Comparing the Cavaliers' 2008 and 2018 trade deadlines
Jesse D. Garrabrant / National Basketball Association / Getty

Going into the 2018 trade deadline, the Cleveland Cavaliers were comfortably above .500, but had recently dropped a number of high-profile games and owned a negative point differential for the season.

Despite having made The Finals the year before, the Cavs were widely seen as underachieving, and the veteran core around LeBron James was beginning to look insufficient. So, with the future looking increasingly uncertain, the Cavs revamped the entire roster around James in the hopes of injecting some life (and a combination of youth and experience) into a locker room that badly needed a deck reshuffling.

Of course, this describes the Cavaliers' trade deadline, with a string of moves that ultimately shipped out six players (Jae Crowder, Channing Frye, Derrick Rose, Iman Shumpert, Isaiah Thomas, and Dwyane Wade) while receiving four in return (Jordan Clarkson, George Hill, Rodney Hood, and Larry Nance Jr.).

The upheaval also describes the deadline the Cavs went through a decade earlier when they cleaned house with one dramatic three-team deal that - again - saw six players exit and four new ones jump on board.

Now, the stakes weren't quite as high in 2007-08 as they are this year. Though Cleveland had gotten to The Finals in 2006-07, it was an ahead-of-schedule run: LeBron was in just his fourth season and required a famously Herculean effort in Game 6 of the Eastern Conference finals against the then-dominant Detroit Pistons to drag his squad there.

And while the then-30-24 Cavs didn't appear on pace to make a return run - especially in the first year of Boston's Big Three era - the team's management had less urgency to find the right mix around LeBron, as he'd signed an extension in 2006 and wouldn't be a free agent for another two seasons.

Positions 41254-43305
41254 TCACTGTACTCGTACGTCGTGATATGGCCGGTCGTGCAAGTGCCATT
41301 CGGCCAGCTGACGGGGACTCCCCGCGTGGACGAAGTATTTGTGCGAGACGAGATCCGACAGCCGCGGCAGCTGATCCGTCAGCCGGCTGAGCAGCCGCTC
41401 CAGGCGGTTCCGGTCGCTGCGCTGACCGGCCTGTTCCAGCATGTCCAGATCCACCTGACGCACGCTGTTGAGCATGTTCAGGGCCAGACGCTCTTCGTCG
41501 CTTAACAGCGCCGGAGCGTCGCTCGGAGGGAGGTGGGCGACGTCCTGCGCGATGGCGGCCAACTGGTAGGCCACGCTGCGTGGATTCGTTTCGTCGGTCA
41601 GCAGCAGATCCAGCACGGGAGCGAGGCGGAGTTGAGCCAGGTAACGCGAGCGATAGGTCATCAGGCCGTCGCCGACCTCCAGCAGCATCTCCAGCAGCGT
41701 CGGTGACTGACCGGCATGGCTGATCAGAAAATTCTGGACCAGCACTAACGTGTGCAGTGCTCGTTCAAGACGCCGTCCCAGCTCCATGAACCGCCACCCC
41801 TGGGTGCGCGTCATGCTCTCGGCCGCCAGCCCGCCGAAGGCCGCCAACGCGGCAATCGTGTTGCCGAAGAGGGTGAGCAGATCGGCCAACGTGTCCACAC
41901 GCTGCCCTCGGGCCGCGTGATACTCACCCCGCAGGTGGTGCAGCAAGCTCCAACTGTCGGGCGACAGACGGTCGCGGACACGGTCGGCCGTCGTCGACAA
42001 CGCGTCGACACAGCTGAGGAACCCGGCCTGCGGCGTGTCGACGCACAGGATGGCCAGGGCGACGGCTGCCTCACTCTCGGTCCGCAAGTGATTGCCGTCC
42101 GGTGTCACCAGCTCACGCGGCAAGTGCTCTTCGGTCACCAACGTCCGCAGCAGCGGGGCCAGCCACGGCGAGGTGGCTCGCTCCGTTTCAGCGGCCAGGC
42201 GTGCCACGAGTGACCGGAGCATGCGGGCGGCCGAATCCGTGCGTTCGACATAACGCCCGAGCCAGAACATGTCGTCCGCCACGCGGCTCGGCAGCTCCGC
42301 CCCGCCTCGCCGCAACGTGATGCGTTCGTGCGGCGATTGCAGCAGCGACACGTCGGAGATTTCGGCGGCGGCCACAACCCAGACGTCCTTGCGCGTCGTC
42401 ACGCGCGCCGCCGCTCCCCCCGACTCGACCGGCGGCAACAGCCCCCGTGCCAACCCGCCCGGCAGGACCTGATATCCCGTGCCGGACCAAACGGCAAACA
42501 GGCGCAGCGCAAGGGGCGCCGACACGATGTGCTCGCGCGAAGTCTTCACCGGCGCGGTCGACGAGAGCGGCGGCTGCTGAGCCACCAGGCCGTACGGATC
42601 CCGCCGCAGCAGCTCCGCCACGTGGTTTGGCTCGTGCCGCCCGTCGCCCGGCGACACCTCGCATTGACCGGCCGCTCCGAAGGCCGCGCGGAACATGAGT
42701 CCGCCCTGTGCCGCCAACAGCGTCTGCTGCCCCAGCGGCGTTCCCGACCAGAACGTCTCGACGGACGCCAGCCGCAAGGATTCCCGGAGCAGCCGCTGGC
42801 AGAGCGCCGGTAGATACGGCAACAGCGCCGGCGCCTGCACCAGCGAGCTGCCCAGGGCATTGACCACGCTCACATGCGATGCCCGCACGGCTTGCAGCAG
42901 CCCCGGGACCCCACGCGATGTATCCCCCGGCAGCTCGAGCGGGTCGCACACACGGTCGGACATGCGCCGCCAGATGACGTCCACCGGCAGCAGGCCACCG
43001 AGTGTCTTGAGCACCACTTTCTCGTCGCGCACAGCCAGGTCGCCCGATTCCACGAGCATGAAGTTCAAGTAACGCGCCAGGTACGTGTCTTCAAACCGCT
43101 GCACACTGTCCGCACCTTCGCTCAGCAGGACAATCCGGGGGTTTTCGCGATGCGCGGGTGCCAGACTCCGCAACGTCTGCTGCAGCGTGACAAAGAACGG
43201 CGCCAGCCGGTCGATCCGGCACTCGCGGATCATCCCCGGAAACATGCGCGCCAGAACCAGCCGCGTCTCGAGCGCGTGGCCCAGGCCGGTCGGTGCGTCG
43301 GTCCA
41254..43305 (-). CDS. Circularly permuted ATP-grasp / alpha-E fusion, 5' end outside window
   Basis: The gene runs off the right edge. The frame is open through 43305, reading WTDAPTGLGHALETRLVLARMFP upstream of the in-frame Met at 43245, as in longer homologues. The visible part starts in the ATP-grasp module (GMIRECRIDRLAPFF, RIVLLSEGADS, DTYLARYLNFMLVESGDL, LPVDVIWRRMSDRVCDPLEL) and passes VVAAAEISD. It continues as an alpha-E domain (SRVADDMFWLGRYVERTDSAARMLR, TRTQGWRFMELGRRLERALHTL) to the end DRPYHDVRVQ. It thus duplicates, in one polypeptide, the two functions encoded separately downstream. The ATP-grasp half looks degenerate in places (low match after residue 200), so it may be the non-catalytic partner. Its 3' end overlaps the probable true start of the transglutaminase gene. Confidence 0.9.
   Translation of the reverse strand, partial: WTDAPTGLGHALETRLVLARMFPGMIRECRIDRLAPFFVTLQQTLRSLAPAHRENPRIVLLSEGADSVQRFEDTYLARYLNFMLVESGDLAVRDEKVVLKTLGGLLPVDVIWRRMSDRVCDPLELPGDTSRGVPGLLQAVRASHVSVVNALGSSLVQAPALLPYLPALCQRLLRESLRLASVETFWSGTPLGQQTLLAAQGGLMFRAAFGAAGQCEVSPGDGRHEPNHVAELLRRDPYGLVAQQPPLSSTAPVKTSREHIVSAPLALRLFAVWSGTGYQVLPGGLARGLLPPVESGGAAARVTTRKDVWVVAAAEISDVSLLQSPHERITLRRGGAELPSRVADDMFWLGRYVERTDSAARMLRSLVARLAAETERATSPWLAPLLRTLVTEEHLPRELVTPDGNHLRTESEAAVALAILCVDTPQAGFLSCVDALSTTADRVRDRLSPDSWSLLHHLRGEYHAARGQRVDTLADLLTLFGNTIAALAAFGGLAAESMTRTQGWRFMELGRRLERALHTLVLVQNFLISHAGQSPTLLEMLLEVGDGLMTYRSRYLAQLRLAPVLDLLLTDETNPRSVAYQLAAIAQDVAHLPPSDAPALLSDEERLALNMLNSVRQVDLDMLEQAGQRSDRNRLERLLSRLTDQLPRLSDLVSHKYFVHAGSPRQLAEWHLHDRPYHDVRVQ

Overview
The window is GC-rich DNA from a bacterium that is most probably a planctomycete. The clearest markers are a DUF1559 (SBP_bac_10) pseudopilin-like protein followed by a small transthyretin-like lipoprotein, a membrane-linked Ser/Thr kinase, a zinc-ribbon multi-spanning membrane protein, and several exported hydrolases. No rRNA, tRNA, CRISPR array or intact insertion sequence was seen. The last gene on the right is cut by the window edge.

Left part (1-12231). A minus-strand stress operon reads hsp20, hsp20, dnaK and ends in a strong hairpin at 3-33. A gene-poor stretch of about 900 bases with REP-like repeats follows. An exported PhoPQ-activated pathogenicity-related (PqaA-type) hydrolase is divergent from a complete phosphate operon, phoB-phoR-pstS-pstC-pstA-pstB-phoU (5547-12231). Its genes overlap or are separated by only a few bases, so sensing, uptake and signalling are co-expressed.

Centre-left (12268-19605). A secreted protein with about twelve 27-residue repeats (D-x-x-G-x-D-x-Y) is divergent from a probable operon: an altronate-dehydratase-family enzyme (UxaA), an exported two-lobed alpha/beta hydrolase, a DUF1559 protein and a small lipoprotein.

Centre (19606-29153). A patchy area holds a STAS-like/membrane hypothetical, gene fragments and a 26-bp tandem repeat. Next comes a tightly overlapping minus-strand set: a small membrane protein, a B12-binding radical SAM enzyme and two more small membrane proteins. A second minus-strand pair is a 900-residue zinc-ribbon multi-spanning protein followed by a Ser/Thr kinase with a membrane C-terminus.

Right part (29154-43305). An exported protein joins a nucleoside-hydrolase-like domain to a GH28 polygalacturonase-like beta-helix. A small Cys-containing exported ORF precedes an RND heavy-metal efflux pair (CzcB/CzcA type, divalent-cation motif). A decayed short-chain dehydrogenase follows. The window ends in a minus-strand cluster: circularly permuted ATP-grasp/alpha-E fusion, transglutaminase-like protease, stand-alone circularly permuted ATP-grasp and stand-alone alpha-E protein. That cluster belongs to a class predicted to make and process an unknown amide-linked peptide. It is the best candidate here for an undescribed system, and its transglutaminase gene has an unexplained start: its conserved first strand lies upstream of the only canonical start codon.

Nonetheless, with the team faltering somewhat in the days going into the deadline - having lost four of their last seven, all to playoff-bound West teams - and a couple of the team's core vets underperforming, then-GM Danny Ferry decided to be proactive.

He cut the cord with the team's two non-LeBron leaders in minutes played the season before - Larry Hughes, a volume-shooting combo guard whose efficiency had cratered since arriving in Cleveland in the 2005 offseason, and Drew Gooden, an inconsistent power forward in the midst of the worst shooting season of his career - sending both to the Chicago Bulls. He also traded Shannon Brown, Cedric Simmons, Donyell Marshall and Ira Newble, the last two being routed to the Seattle Supersonics.

In return, the team received a pair of former All-Stars in defensive-minded center Ben Wallace and rifleman wing Wally Szczerbiak, and a former No. 1 overall pick-turned-journeyman in jump-shooting big Joe Smith. They also got a little younger in the backcourt with fourth-year combo guard Delonte West, an intriguing but frustrating former college star, who had been floundering on the rebuilding Sonics.

“I didn't think we were good enough to win the championship," Ferry offered following the trade. "I thought we had a very good team. But I do believe if we have a chance to make ourselves better, we should try."